Thingish Things

Women in Combat. Coming Soon to a Theater Near You.

Written By: William F. B. O'Reilly - Nov• 22•11


The Pentagon is preparing a report to Congress that will likely recommend that women begin serving in U.S. combat units.  What a sad commentary on the state of our world.  

Women are capable of serving in that capacity. That’s not the issue. I have a 13-year-old who can shoot a dime off the top of a giant sequoia – and, unless I’m mistaken, she will be downright deadly to men one day. Neither is foxhole romance the problem. U.S. soldiers – men and women – are professionals.  They can keep their hands off one another under fire.

The concern over women in combat is transcendental not corporal (so to speak).  It’s heartbreaking enough to watch boys returning from overseas missing appendages. Can we bear as a nation to see our girls come home the same way? And do we really have to make them killers? Aren’t women supposed to be better than men?  

Feminists and egalitarians argue that a double-standard is being applied in keeping women out of U.S. combat units.  They are correct.  A double standard is being applied, and it should remain in place.  A world where it is acceptable for girls to be blown apart on a battlefield – or to blow others apart — is a lesser world than the one in which we  live today.  Violence and femininity – except during prom week perhaps – are antithetical in nature.  One can argue that’s not true ‘til he or she is blue in the face, but never convincingly. There is something in the human heart that verifies truisms like that so that the finest sophistry in the world cannot deny them.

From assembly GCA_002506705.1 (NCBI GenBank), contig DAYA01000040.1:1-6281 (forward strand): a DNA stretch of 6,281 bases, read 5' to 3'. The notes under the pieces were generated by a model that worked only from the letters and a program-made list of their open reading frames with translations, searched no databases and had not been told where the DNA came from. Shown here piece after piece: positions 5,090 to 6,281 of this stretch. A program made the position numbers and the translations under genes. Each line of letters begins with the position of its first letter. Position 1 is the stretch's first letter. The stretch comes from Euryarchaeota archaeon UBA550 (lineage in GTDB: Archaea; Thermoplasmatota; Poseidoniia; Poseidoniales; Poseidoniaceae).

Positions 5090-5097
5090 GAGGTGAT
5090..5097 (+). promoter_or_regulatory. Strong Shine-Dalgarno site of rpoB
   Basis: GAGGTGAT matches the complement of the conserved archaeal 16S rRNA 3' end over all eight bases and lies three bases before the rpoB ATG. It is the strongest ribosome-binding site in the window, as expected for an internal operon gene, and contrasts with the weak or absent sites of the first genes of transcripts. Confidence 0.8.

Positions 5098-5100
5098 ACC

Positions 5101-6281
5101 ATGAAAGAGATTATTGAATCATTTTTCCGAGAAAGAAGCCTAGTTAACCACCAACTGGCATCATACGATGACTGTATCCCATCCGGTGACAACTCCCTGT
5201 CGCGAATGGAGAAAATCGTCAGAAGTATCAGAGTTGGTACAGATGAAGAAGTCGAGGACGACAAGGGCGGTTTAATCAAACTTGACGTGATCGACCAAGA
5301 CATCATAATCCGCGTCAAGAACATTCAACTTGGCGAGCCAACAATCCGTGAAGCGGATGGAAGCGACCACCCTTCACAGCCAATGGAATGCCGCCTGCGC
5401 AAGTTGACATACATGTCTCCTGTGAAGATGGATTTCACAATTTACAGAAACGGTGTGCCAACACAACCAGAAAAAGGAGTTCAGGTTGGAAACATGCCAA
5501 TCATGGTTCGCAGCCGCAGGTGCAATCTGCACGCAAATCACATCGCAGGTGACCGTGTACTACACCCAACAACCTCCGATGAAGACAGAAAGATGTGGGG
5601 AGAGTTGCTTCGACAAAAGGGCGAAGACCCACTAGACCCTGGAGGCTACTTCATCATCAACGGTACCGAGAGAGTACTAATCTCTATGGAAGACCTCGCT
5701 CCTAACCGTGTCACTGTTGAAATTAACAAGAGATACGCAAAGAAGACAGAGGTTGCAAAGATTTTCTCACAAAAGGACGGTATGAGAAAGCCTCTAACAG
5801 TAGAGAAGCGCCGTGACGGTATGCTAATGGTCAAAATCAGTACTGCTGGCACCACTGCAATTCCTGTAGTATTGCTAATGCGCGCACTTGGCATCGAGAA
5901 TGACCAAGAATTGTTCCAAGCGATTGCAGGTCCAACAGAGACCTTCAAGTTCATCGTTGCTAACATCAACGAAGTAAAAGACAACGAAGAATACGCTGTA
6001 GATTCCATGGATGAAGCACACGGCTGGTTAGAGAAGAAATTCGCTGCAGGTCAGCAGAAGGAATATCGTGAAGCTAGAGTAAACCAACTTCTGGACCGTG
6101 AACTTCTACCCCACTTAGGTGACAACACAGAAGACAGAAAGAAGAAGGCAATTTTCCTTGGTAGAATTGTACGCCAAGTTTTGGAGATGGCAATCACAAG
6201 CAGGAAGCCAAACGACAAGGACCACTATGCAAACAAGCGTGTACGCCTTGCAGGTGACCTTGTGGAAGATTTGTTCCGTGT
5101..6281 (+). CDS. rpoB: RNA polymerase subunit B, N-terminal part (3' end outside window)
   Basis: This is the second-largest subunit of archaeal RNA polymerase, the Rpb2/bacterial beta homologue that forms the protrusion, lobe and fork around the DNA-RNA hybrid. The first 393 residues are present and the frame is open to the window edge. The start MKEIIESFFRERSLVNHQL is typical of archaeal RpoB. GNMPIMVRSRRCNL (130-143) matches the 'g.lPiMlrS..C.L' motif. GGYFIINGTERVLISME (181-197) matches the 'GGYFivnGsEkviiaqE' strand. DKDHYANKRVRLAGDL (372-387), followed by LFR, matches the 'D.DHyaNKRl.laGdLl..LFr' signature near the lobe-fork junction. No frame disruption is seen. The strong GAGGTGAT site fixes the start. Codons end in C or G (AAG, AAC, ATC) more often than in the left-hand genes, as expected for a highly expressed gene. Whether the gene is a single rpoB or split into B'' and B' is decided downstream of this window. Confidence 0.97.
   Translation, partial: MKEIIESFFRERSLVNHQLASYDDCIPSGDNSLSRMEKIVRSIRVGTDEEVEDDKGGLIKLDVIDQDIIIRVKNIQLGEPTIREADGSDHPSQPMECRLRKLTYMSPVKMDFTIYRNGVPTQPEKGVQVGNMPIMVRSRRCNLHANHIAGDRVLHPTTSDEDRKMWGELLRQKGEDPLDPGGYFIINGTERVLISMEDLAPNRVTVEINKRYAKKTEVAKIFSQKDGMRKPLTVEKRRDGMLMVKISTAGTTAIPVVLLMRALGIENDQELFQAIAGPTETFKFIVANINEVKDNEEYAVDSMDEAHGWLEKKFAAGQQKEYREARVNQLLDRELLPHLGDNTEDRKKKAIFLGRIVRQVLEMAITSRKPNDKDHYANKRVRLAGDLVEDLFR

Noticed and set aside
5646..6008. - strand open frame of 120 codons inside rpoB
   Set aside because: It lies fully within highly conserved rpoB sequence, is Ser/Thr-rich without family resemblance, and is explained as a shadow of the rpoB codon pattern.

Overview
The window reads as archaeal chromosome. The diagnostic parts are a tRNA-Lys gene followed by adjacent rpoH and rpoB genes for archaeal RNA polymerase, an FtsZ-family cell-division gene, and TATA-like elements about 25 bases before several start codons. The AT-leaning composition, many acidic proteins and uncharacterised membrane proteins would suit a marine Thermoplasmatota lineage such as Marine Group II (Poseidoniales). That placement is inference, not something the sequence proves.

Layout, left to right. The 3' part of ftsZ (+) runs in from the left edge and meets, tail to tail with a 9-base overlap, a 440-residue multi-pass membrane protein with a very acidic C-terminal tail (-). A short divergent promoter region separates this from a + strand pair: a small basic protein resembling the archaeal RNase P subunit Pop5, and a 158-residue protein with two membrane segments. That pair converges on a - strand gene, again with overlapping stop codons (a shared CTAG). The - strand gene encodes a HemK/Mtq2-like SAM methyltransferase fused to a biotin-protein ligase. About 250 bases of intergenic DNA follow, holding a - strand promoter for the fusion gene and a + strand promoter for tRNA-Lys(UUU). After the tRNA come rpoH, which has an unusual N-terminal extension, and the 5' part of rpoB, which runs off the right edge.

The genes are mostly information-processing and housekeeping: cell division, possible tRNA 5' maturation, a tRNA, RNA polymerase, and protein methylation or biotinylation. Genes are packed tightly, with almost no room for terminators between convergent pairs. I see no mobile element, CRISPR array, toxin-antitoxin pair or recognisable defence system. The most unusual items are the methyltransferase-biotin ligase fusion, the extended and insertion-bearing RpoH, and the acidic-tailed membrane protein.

The arguments on the other side of the combat issue are perfectly rational:  Women train just as hard as men do in the military.  Why should they be denied the right to demonstrate their lethal skills and move up in the ranks? Women fight in other armies. Why shouldn’t they be able to fight in ours?  Women have proved to be an effective fighting force. Why not use them?  These are solid and logical debating points. 

But they fail address intangible truths like the sickening difference between a male American soldier being captured by a depraved enemy and a female American soldier being captured by a depraved enemy.  Suggesting there is no difference between those scenarios is an insult to our very instincts. A dead female soldier on a battlefield comes with added pain. Why? Because it just does. That’s why. 

Daniel Patrick Moynihan famously wrote of America “defining deviancy down,” of the slow erosion of what we find unacceptable in our culture. Putting girls into regular combat units would mark a gigantic step downward.  Yes, women can do the job.  Yes, we will even get used to the notion.  But in doing so we will diminish ourselves as a nation, indeed, as a species.

Putting women on a pedestal may be unfair.  But taking them off it to this extent is abhorrent.  Why does equality between the genders always come down to degrading  women– to making them more like men? What a shame. 

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  1. Your Friend says:

    I’ll argue that what you’re suggesting is actually a case of reverse sexism. We can’t bear to see our girls come home blown to pieces, but it’s okay to see our boys like that? Such a concept could only be written by a man who I happen to know is vastly outnumbered by the fair sex in his household. You know my feelings on the military. The question isn’t whether we should allow our girls to be blown to bits, it’s whether we should allow it to happen to any of our children. We shouldn’t. And all the nonsense about American exceptionalism (a term first used by the butcher Stalin) only makes matters worse. Truth is, the only thing exceptional about us these days is our war machine. That’s an exceptionalism I can truly live without.

    • Billy says:

      One hundred percent guilty as charged. I definitely apply a double standard. Almost included a graph saying that sending girls to combat might be the best strategy for American pacifists. I, for one, might cry uncle.

  2. Me says:

    Feeling a touch patriarchal, are we?

  3. […] his position on that well, in my opinion, but he has made it clear that it feels wrong to him, as it does to me.  And he talks about the unintended consequences of careers on motherhood, something women discuss […]

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